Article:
Getting sick and having to be hospitalized is a frightening experience for anyone. Feeling anxious, uncertain and maybe even helpless is common even among people living in the most developed countries on Earth. Now, imagine this: you or your child gets sick. You don’t have health insurance. The nearest hospital is a long way away. Sounds pretty bad, right? Now imagine you were living in Uganda, a country ranked 186th of 191 World Health Organization countries in terms of its health care performance. This was the situation Rachel (names have been changed for privacy), a 34-year old mother of eight, whose husband is a matatu (urban minibus) driver, found herself in some time ago.

2014-05-05 Woman Cooking in Uganda by Mark Jordahl
Photo credit: Mark Jordahl (Conservation Concepts)

Exploring healthcare and insurance in Uganda
We met Rachel in early 2014 when Women’s World Banking undertook customer research in partnership with our local network member Finance Trust Bank (FTB).  FTB and Women’s World Banking are working together to develop and offer a health microinsurance product to help alleviate the financial burden of major illness for their low-income clients. We began our product development work as all Women’s World Banking projects do: with in-depth market research. In order to create financial products tailored to a specific market, we must first understand their lives, needs and aspirations. Specifically in Uganda, we needed to understand the usage, needs, financing and costs for healthcare among low-income people, as well as their awareness of insurance. We heard dozens of stories of the healthcare struggles that are standard for low-income Ugandans, stories that will then help shape product design and implementation strategies for FTB’s microinsurance product. Rachel’s story is, sadly, typical.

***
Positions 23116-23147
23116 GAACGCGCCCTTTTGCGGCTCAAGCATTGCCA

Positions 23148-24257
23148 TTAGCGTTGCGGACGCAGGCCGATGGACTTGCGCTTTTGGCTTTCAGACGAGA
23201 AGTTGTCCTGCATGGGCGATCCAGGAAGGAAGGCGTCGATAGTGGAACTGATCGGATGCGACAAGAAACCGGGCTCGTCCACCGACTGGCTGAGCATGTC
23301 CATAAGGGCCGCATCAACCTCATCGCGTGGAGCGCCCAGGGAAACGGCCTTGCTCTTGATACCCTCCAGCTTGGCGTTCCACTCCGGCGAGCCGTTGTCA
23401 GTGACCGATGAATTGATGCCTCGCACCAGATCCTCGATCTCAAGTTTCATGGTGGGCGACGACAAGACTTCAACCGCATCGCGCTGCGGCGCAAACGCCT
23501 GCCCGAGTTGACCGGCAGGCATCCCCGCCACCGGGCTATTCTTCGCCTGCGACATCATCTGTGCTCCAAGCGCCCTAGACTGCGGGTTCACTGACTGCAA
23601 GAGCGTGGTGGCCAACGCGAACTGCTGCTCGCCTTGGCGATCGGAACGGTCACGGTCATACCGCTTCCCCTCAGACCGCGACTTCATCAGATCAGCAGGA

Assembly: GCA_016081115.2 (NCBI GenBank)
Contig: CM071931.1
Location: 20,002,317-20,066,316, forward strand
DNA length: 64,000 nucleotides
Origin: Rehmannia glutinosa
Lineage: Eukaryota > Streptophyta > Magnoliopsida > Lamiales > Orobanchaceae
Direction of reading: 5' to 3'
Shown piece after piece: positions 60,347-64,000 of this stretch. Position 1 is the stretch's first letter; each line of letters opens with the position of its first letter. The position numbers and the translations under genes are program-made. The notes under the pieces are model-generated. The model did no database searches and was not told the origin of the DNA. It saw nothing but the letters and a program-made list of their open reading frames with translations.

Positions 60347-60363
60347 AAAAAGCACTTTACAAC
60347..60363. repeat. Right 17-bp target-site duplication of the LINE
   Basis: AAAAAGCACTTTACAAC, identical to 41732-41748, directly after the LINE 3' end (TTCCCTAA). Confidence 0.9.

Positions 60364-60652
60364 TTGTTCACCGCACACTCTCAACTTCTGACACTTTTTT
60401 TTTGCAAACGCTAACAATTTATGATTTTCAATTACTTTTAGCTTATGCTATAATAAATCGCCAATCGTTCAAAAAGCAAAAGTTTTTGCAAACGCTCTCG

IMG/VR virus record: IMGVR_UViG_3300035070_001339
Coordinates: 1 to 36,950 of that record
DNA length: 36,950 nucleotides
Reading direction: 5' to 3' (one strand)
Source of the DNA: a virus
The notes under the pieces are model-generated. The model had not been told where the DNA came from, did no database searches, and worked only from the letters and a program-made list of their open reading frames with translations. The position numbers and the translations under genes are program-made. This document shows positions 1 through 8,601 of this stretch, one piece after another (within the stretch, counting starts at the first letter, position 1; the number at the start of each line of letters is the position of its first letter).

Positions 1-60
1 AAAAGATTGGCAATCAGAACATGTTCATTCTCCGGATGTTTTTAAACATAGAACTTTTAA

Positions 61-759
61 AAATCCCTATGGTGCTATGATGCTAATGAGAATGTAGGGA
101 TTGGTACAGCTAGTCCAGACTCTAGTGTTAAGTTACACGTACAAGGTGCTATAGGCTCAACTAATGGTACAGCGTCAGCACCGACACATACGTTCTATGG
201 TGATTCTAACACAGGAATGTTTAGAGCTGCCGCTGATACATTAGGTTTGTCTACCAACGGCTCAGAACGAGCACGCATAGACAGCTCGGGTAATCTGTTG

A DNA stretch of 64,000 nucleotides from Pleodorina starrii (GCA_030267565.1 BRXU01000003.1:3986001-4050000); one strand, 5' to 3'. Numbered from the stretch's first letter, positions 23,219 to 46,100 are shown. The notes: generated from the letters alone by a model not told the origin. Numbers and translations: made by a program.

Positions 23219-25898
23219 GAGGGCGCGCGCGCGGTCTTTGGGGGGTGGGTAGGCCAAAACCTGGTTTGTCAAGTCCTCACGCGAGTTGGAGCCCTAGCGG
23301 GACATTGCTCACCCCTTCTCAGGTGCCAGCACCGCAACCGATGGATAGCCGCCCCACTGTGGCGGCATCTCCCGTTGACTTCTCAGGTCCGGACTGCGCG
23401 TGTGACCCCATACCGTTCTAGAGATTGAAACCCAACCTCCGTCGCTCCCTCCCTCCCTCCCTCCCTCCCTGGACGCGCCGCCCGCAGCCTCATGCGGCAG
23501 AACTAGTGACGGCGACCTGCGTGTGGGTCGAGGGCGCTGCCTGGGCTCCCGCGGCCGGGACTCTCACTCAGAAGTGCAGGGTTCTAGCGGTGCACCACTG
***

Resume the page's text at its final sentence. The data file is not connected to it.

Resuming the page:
The (long) path to medical treatment in Uganda
Click on the image to see the steps a typical Ugandan takes to access healthcare

The long road to healthcare
One day, Rachel’s youngest son Okello started feeling sick. Since the incidence of malaria in Uganda is extremely high (almost 10% of deaths are due to malaria), Rachel and her husband first assumed that the baby had malaria and gave him some quinine tablets, a standard treatment familiar to all Ugandans. The medicine had no effect so when his condition worsened a few days later, they took him to a small local clinic where the doctors diagnosed him with typhoid fever. He was admitted and put on an intravenous drip for two days. After seeing no improvement and lacking the facilities to treat severe cases at the clinic, the doctors referred him to a private hospital in another city. Rachel knows that private hospitals are expensive and worried that they would not be able to afford the cost of treatment in this new place, but she wanted to try to give her child the best care possible.